Create a free Diverse: Issues In Higher Education account to continue reading

End In Sight For Alabama’s Decades-old College Desegregation Case


Alabama students will be able to receive financial aid from a needs-based program included in an impending settlement that would end the state’s decades-old college desegregation case, according to attorneys on the case.

The $10 million financial aid program is just one of the terms of the settlement, which also includes sending funds to two historically Black universities — $25.8 million to Alabama State University for repairs and new programs and $7.3 million to Alabama A&M for repairs.

U.S. District Judge Harold L. Murphy issued an order Friday saying $45.5 million in surplus education budget funds should be used to settle major issues in the case, which stemmed from the U.S. Department of Education’s 1979 finding that there were still traces of segregation in Alabama’s college system.

The Education Department sued Alabama in 1981 after university leaders failed to agree on a plan to correct the problem.

Attorney Robert Hunter, who began representing the state in 1988, says the case should be resolved in a maximum of two months. Lawyers for both parties are working out a final version of the settlement, which also sets aside $1 million in attorney fees and $1.5 million for other court costs.

Everybody wins, Hunter says.

“That’s one of the interesting things about this,” he says. “Fortunately, throughout this litigation we’ve had leaders on all sides … who have wanted to use this for the good of education and not as some power play or some attempt to get money or more turf.

“The needs-based scholarship program will benefit all students with need, Black or White, and so I think we can all take pride in knowing that this settlement will benefit our education in Alabama,” he continues.

The settlement includes a five-year implementation period for changes to be made, but Hunter says it is unlikely that any of the proposed terms would need that time. He says the financial aid program, which would be open to students of all races, would most likely be guaranteed for one year, and the Alabama Legislature would be sought to continue funding the program.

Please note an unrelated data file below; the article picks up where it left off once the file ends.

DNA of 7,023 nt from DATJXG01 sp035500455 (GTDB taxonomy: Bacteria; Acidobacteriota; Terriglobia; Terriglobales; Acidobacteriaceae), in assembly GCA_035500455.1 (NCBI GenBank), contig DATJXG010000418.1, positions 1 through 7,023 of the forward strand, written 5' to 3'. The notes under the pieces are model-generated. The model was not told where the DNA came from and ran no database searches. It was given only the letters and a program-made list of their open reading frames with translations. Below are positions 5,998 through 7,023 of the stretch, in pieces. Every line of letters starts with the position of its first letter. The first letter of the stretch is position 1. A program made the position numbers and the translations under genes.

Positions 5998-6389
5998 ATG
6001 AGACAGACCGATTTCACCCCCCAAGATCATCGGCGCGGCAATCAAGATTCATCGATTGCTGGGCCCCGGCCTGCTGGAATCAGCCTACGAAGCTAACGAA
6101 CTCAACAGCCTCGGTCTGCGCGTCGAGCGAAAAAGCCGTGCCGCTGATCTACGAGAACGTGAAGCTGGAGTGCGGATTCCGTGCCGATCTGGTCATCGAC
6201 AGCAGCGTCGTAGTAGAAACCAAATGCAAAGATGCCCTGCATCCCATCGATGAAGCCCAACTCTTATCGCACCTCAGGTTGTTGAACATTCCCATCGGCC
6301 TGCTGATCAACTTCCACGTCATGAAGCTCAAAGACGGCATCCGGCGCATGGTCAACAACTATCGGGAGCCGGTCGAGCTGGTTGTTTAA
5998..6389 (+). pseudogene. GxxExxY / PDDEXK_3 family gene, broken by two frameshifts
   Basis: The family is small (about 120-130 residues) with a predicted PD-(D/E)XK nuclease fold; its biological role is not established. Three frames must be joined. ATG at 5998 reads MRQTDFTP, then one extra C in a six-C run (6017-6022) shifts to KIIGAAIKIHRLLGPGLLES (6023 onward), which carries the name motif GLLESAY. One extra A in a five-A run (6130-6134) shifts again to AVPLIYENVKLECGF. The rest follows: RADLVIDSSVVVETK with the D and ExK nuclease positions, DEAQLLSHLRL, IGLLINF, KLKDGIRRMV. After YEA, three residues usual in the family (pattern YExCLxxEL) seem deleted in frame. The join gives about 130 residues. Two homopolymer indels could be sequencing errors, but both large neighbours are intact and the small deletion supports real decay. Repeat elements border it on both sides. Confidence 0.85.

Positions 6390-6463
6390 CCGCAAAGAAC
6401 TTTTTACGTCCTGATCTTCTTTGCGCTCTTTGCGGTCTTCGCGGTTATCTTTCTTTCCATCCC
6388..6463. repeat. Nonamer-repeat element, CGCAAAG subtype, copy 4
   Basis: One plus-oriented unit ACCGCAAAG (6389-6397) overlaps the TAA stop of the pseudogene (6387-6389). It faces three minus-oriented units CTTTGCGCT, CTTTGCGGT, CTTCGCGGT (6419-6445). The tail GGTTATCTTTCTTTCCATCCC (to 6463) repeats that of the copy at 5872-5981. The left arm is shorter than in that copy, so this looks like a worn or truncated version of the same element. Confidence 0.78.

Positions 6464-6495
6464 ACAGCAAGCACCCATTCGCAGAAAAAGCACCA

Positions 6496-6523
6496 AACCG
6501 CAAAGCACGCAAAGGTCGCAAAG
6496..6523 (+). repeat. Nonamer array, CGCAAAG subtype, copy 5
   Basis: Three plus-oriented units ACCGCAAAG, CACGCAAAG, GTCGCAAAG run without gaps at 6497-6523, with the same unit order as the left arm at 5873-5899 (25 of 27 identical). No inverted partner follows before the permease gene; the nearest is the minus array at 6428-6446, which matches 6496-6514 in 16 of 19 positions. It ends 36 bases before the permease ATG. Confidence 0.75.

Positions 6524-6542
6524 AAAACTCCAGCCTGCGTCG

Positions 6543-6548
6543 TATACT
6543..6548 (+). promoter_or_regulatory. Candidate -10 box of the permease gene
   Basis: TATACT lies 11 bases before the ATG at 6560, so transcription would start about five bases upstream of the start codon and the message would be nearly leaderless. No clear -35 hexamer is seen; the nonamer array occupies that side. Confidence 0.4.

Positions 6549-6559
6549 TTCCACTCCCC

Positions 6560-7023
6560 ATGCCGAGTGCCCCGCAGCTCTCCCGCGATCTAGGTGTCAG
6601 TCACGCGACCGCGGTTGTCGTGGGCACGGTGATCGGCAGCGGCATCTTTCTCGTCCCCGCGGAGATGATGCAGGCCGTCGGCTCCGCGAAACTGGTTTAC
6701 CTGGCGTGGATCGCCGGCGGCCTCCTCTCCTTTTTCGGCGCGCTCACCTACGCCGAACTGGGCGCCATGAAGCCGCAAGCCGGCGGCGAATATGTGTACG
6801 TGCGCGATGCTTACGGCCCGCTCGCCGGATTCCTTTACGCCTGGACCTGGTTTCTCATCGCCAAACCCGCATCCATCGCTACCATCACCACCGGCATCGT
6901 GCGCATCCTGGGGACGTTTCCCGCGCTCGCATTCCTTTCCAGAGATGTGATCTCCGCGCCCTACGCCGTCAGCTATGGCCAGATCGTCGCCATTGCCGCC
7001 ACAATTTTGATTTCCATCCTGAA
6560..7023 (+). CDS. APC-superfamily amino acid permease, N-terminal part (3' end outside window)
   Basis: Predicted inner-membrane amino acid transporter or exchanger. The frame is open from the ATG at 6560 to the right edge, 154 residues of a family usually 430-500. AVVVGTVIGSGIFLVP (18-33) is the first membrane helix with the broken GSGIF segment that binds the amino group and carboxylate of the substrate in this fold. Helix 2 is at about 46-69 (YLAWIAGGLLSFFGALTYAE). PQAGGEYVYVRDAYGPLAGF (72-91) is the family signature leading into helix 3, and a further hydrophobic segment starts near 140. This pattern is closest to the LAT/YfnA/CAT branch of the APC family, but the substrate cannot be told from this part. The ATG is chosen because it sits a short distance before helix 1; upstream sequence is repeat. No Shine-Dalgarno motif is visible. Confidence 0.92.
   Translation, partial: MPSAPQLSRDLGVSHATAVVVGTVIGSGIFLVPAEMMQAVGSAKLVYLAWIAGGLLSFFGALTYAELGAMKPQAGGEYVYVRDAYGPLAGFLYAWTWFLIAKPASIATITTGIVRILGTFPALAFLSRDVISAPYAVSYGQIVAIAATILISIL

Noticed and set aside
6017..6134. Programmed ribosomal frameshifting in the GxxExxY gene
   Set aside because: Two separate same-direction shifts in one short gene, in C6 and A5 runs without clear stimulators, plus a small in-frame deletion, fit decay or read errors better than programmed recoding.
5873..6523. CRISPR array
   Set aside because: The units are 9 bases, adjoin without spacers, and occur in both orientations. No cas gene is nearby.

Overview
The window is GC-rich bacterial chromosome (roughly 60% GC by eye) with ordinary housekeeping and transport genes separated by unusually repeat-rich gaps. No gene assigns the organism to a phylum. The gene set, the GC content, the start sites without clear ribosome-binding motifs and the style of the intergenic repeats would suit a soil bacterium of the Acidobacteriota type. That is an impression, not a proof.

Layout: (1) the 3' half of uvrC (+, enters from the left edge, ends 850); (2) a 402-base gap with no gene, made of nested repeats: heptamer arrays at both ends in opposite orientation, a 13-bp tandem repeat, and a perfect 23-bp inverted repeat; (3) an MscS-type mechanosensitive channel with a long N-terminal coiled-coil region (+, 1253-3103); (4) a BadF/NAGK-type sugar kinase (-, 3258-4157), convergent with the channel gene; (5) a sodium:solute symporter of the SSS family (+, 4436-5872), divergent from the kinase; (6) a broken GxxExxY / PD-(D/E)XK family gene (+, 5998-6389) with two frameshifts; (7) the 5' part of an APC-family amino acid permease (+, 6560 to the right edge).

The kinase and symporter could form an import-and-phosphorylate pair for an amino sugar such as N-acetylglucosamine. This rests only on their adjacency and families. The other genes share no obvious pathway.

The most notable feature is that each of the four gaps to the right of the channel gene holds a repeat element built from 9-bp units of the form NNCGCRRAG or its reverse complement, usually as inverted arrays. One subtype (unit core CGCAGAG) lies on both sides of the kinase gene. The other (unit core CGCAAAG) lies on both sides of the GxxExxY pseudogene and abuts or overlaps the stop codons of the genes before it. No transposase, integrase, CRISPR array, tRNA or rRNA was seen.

A fourth trial in the case was set to begin on Oct. 10, but attorneys will now use that time to present Murphy with the finalized settlement.

Murphy is based in Rome, Ga., but has been traveling to Birmingham for years to preside over the case. He oversaw two of the three major higher education trials in the suit and issued far-reaching rulings in 1991 and 1995.

James U. Blacksher, who is representing the state’s two historically Black schools, says a lot was gained by enduring over the long haul instead of accepting initial offers by the state.

“All the states that ended up in court … ended up I think with a lot more money invested by the states in the historically Black colleges and a lot broader sets of issues,” he says. “For example, in Alabama there’s been a lot more attention given to increasing Black representation on the faculties at the historically White schools.”

Hunter says research by his firm has found that improvements have been made in increasing the number of Black students in higher education and the number of Black faculty members at White universities over the past 10 years.

— Associated Press


Reader comments on this story:

There are currently no reader comments on this story.

© Copyright 2005 by

A New Track: Fostering Diversity and Equity in Athletics
American sport has always served as a platform for resistance and has been measured and critiqued by how it responds in critical moments of racial and social crises.
Read More
A New Track: Fostering Diversity and Equity in Athletics